While this is not technically mis-selling, it's still a valid reason to claim for compensation, as quite simply, you need to be told of a price rise. Yet many banks upped their prices without notice.

Important: There is no time limit on how far back you can claim, but in England and Wales the statute of limitation is six years, while in Scotland it is five years. The further back you go, the harder it is to complain, but it is possible. So even if something was sold more than 20 years ago, if the firm was regulated at the time and you didn't become aware of a problem until recently, you can make (and win) a complaint. 

I think I was mis-sold. How much can I get?

If you were mis-sold you should get back all the fees you paid out plus interest. But be prepared for a fight. We've seen some banks just change the insurance so customers become eligible, as a way of appeasing complainants. But that doesn't change the fact that you were still paying for useless cover in the past, so hammer home that you want ALL your fees back.
  • If you were mis-sold you should get the fees you paid back, as a base. Quite simply, if you paid £15/month for two years you should get £360 back (£15 x 24 months). 
  • You should also get 8% annual interest on any claim, as it's assumed you'd have earned money on that amount had it not been taken from you. This is calculated at a flat 8% a year – though it's not compounded, so you don't get interest on the interest. Say you reclaim £100 for two years' worth of fees. Flat interest just gives you a straight £8 each year, whereas if the interest compounded, year one's fee reclaim would get you £8, and year two's would get you £8.64. 

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Step 3. Complain to your bank

If you've read the above and think you've been mis-sold a packaged bank account you can make a claim using our new free online reclaim tool. Alternatively, you can use our free template letter.

How our tool works

Our free online tool helps draft a letter (which you can alter before sending), sends it, tells you when you've a response, keeps track of your complaint and escalates it if necessary.

We do this using the complaints firm Resolver, which provides the technology, but the underlying template letters and logic behind it are ours. We're working with Resolver on many projects to combine our expertise on how to complain with its cutting-edge technology.

What evidence do I need? 

You will need: 

  • Your account number.
  • The reason you think you were mis-sold (see the mis-selling checklist above).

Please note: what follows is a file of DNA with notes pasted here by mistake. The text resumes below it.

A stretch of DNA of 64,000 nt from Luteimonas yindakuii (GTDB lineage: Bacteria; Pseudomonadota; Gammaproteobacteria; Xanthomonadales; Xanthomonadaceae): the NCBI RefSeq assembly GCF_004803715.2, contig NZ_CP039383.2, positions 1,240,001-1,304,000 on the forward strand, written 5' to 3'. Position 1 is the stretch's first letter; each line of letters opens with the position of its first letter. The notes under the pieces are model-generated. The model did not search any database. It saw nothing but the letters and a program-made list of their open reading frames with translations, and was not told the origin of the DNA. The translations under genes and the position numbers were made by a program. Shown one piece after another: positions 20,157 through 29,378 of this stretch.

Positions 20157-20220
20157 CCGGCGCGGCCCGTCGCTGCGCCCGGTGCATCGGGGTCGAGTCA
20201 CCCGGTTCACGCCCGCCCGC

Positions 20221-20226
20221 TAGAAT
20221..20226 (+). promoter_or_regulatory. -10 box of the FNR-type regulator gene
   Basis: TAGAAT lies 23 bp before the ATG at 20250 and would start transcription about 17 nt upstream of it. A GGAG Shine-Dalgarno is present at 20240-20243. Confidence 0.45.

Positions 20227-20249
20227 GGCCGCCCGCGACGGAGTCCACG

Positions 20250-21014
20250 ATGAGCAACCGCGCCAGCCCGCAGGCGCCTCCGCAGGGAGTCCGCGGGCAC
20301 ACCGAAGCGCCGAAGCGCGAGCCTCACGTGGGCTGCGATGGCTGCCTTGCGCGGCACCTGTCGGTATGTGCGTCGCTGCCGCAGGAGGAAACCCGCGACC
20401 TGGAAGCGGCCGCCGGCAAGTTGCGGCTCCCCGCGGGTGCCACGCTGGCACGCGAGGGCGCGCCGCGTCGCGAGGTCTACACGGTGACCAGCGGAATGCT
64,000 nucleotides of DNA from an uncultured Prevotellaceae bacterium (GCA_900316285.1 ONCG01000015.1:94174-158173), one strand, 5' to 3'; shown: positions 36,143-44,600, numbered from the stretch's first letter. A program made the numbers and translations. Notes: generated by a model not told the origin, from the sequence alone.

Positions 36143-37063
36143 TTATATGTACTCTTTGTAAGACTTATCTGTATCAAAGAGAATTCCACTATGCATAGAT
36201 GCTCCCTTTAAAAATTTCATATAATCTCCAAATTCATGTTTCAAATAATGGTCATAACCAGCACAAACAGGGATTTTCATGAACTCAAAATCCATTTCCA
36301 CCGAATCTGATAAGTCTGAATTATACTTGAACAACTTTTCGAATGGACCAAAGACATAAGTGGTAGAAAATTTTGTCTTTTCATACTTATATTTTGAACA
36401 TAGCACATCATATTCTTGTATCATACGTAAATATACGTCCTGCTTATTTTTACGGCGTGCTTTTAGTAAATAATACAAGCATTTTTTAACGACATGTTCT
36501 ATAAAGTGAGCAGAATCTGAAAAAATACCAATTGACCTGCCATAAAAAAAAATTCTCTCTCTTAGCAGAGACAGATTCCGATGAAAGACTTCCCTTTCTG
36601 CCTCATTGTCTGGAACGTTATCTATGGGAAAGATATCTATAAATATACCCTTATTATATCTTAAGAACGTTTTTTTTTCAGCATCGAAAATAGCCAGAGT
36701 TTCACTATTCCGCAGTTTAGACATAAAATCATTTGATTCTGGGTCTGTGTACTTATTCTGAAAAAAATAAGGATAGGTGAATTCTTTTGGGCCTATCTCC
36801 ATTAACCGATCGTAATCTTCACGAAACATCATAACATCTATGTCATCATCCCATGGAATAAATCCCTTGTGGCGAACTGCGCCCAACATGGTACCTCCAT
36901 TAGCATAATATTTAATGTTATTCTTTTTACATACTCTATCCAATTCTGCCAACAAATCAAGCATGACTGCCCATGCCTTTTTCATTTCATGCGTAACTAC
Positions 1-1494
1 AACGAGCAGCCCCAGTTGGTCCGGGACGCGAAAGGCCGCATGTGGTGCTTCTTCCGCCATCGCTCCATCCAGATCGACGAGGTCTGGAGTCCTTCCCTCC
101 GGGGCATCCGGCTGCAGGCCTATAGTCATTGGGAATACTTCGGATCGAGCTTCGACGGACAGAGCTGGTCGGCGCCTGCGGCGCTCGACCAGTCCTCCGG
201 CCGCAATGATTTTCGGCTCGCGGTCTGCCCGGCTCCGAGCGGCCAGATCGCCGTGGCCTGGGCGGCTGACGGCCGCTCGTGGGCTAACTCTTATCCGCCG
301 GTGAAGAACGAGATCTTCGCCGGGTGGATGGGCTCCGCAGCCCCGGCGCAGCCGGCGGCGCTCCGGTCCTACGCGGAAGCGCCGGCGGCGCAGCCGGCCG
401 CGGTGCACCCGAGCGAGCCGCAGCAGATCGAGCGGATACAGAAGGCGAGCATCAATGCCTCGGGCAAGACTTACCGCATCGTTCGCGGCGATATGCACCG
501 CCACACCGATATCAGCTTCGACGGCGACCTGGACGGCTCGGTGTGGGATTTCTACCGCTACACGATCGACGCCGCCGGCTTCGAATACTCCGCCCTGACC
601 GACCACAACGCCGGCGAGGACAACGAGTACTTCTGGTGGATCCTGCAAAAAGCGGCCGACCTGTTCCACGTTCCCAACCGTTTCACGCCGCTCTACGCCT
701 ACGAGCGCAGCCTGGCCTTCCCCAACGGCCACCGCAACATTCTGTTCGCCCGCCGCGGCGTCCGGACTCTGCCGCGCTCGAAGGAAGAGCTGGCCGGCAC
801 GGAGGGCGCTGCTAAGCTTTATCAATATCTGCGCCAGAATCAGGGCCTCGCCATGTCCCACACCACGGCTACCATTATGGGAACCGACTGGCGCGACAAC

• The date you took out the product.
  • Copies of your statements or other relevant documents – Resolver lets you attach these before sending off the complaint.

Tips for using the tool

What if the bank says no? If your complaint's rejected or you don't hear back, after eight weeks Resolver will prompt you to escalate it to the Financial Ombudsman Service (you still have to escalate it yourself).
Can't find your bank? We've covered the big accounts, but if you can't find yours, Resolver says accounts can be added to the tool if you alert it via its website. If you don't want to wait, you can complain directly using our template letters.
Unhappy with Resolver? Read past feedback and leave your own on our Resolver forum thread. For more on how we work with Resolver, see our full Resolver guide

Or use our free template letter

If you prefer you can submit your complaint directly to the bank, using our free template letter to help.

The most important thing to understand is that with financial firms you have a RIGHT to be 'treated fairly'. Think carefully about why you've not been treated that way.

Speak to your bank or check its website for the address of the complaints department. Generally these things are best done in writing, but if that's too difficult, don't worry about calling. Just ask it's noted down as a formal complaint, and also ask for written confirmation.

Don't feel you have to be formal. Just explain the point clearly, concisely and honestly as if you were explaining to a friend why you've been wronged. To help, we've put together a template letter to start you off – download it and fill in the blanks (use it to help start you off, but the more you write it in your own words, the better):

Template letter: Packaged account reclaims

Important: Keep a copy of the template letter – it'll be helpful if you end up needing to go to the ombudsman.